Some say volatility, rather than debt, is the best way to think about risk as an investor, but Warren Buffett famously said that 'Volatility is far from synonymous with risk.' When we think about how risky a company is, we always like to look at its use of debt, since debt overload can lead to ruin. We note that Sonae, SGPS, S.A. (ELI:SON) does have debt on its balance sheet. But the real question is whether this debt is making the company risky.
What Risk Does Debt Bring?
Debt is a tool to help businesses grow, but if a business is incapable of paying off its lenders, then it exists at their mercy. Ultimately, if the company can't fulfill its legal obligations to repay debt, shareholders could walk away with nothing. However, a more frequent (but still costly) occurrence is where a company must issue shares at bargain-basement prices, permanently diluting shareholders, just to shore up its balance sheet. Having said that, the most common situation is where a company manages its debt reasonably well - and to its own advantage. When we examine debt levels, we first consider both cash and debt levels, together.
What Is Sonae SGPS's Net Debt?
As you can see below, Sonae SGPS had €1.50b of debt at September 2022, down from €1.65b a year prior. However, because it has a cash reserve of €424.4m, its net debt is less, at about €1.08b.
How Healthy Is Sonae SGPS' Balance Sheet?
The latest balance sheet data shows that Sonae SGPS had liabilities of €2.35b due within a year, and liabilities of €2.91b falling due after that. Offsetting these obligations, it had cash of €424.4m as well as receivables valued at €140.0m due within 12 months. So it has liabilities totalling €4.69b more than its cash and near-term receivables, combined.
The deficiency here weighs heavily on the €1.80b company itself, as if a child were struggling under the weight of an enormous back-pack full of books, his sports gear, and a trumpet. So we definitely think shareholders need to watch this one closely. At the end of the day, Sonae SGPS would probably need a major re-capitalization if its creditors were to demand repayment.
In order to size up a company's debt relative to its earnings, we calculate its net debt divided by its earnings before interest, tax, depreciation, and amortization (EBITDA) and its earnings before interest and tax (EBIT) divided by its interest expense (its interest cover). The advantage of this approach is that we take into account both the absolute quantum of debt (with net debt to EBITDA) and the actual interest expenses associated with that debt (with its interest cover ratio).
Sonae SGPS has net debt worth 1.9 times EBITDA, which isn't too much, but its interest cover looks a bit on the low side, with EBIT at only 4.1 times the interest expense. While that doesn't worry us too much, it does suggest the interest payments are somewhat of a burden. It is well worth noting that Sonae SGPS's EBIT shot up like bamboo after rain, gaining 35% in the last twelve months. That'll make it easier to manage its debt. There's no doubt that we learn most about debt from the balance sheet. But it is future earnings, more than anything, that will determine Sonae SGPS's ability to maintain a healthy balance sheet going forward. So if you want to see what the professionals think, you might find this free report on analyst profit forecasts to be interesting.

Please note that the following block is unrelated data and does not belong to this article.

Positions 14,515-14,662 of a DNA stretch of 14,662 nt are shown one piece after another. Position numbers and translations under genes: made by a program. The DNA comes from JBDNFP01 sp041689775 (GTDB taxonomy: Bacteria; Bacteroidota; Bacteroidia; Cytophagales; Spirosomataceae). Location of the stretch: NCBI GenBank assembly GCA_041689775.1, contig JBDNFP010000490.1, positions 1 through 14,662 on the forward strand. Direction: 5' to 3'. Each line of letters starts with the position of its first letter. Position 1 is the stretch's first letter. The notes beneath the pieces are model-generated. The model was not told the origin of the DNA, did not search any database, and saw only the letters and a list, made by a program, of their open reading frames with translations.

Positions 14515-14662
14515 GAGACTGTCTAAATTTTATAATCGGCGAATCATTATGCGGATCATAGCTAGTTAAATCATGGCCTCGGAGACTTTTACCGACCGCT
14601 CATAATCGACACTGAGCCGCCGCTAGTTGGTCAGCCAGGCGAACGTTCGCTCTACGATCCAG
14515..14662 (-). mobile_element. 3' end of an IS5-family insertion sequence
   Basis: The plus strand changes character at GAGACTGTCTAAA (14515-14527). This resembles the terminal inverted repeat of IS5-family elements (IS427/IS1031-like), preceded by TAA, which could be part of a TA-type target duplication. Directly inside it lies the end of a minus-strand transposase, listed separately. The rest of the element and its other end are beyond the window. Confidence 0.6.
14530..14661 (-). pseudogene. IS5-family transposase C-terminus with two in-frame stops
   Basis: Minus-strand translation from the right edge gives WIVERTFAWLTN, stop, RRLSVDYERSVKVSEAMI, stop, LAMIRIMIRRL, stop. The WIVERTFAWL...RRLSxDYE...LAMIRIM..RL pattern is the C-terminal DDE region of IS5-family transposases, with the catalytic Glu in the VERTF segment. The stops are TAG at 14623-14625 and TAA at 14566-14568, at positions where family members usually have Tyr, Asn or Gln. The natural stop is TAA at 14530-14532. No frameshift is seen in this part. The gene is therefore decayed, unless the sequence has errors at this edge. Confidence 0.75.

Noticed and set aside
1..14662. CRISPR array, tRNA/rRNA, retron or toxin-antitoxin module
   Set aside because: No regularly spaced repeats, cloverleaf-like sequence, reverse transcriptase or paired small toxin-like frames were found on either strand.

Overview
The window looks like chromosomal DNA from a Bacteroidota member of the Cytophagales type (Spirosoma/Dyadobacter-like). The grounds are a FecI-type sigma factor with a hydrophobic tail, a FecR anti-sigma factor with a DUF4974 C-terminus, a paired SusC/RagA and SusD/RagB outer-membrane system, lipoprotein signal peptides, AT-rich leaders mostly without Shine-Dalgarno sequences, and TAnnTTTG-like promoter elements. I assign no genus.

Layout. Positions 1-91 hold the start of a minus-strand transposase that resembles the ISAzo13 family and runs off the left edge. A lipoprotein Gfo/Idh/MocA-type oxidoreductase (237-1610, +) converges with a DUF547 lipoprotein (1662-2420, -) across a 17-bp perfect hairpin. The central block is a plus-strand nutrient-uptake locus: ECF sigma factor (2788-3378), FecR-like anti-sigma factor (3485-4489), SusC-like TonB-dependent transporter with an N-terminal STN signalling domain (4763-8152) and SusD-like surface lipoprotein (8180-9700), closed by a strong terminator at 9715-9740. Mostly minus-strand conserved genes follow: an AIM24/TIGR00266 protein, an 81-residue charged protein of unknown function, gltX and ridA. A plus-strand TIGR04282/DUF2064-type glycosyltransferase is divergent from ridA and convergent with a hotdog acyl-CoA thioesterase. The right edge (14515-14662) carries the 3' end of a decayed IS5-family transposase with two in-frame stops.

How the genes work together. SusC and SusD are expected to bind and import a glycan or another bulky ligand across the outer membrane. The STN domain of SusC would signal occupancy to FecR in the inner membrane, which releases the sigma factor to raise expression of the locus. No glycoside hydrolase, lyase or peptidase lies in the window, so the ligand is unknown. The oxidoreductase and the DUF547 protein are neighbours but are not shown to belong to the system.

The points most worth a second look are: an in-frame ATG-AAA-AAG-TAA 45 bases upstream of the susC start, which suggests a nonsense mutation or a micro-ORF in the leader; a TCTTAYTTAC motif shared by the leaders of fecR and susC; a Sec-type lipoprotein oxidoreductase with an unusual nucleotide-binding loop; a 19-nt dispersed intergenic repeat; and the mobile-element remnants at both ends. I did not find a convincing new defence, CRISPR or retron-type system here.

Finally, while the tax-man may adore accounting profits, lenders only accept cold hard cash. So the logical step is to look at the proportion of that EBIT that is matched by actual free cash flow. Over the last three years, Sonae SGPS actually produced more free cash flow than EBIT. That sort of strong cash conversion gets us as excited as the crowd when the beat drops at a Daft Punk concert.
While Sonae SGPS's level of total liabilities has us nervous. To wit both its conversion of EBIT to free cash flow and EBIT growth rate were encouraging signs. Looking at all the angles mentioned above, it does seem to us that Sonae SGPS is a somewhat risky investment as a result of its debt. Not all risk is bad, as it can boost share price returns if it pays off, but this debt risk is worth keeping in mind. When analysing debt levels, the balance sheet is the obvious place to start. But ultimately, every company can contain risks that exist outside of the balance sheet. Case in point: We've spotted 1 warning sign for Sonae SGPS you should be aware of.
At the end of the day, it's often better to focus on companies that are free from net debt. You can access our special list of such companies (all with a track record of profit growth). It's free.
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This article by Simply Wall St is general in nature. We provide commentary based on historical data and analyst forecasts only using an unbiased methodology and our articles are not intended to be financial advice. It does not constitute a recommendation to buy or sell any stock, and does not take account of your objectives, or your financial situation. We aim to bring you long-term focused analysis driven by fundamental data. Note that our analysis may not factor in the latest price-sensitive company announcements or qualitative material. Simply Wall St has no position in any stocks mentioned.